There’s a very interesting responses from Pete (USA) about ‘stagecraft’ (“Who played what?” below). He says about his playing in the early 1960s: “I really don’t think I became aware of just how to read an audience and how to construct sets as to get the crowd out on the floor until years later.”
I’m interested in how we learned those ‘craft’ skills – not musicianship, but performing ‘live’ to best effect. I think it took me a long time, because almost nobody ever contributed.
My ‘career’ as a largely semi-pro musician was odd. For 3/4 years I played mostly in a very occasional acoustic folk-blues duo until in October 1967 I joined my first ‘real’, properly organised band, Harlem Speakeasy which, about nine months later was a fully pro, recording act, touring the country. I don’t think I had a clue about performing.
I had another interestingly ‘steep’ learning curve in Rosemary (1969) when we signed a contract with (Warner) Chappell publishers and started working with a guy called Phil Pickett on recordings (made but never issued). I sang some Rosemary stuff OK, but some I didn’t – I always thought the gentler stuff didn’t really suit my voice, but Phil Pickett was the first person ever to suggest that maybe it was the chosen keys that didn’t suit me. I’d never heard such an idea before – I had no idea you could pick a key to suit the singer and that was just 18 months after going ‘pro’!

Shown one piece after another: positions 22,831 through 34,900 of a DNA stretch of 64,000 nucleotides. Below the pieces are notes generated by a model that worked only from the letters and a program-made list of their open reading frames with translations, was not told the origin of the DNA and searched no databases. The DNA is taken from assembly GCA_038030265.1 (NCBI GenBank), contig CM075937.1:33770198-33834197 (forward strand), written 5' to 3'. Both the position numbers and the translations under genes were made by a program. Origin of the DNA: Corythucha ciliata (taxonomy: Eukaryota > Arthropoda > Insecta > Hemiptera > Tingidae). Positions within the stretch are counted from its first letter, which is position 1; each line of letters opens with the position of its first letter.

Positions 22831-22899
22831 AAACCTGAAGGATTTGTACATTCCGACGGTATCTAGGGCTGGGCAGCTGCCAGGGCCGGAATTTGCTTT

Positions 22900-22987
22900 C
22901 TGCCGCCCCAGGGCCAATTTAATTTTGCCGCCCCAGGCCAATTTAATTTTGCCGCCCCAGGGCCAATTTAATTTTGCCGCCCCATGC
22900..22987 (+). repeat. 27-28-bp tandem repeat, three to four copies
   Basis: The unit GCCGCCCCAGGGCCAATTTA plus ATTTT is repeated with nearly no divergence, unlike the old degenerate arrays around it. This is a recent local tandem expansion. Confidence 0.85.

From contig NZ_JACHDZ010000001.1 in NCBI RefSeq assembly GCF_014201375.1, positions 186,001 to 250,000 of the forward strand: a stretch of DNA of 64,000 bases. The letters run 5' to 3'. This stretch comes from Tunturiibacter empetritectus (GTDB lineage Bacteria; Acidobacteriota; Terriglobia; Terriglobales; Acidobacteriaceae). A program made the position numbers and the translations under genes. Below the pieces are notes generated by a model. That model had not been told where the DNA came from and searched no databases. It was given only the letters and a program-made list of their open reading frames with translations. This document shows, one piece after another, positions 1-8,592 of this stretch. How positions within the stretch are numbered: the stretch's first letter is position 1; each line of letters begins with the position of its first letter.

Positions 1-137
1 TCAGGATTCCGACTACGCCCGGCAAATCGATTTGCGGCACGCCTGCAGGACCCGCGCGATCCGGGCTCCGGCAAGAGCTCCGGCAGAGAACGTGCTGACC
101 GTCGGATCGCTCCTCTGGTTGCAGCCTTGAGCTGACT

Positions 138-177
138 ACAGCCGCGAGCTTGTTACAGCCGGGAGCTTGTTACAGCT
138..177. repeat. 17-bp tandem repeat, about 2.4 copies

Then in the early 1980s in Steel Mill, by which time I reckoned I knew what it was all about, I had a mate who was a very impressive, experienced drama teacher. He didn’t like our music much (Noel Coward was more his style) but after seeing us play, he ripped into me for bothering to dress up for the gig and then not engaging with the audience (you know, shoe-gazing, eyes shut all that stuff). I learned a trick from him about either picking someone in the audience to sing to or, in cases of self consciousness, picking a spot between someone’s eye and ear and doing the same!
Only once in my life have I not been the ‘front man’, making announcements etc and that was the tour backing Country Joe when I sat at the back mostly with my snare drum, harmonica and washboard. Boy I can’t tell you how much I loved the freedom of that, while Joe was the star, but I guess over the years those stagecraft skills have been handy.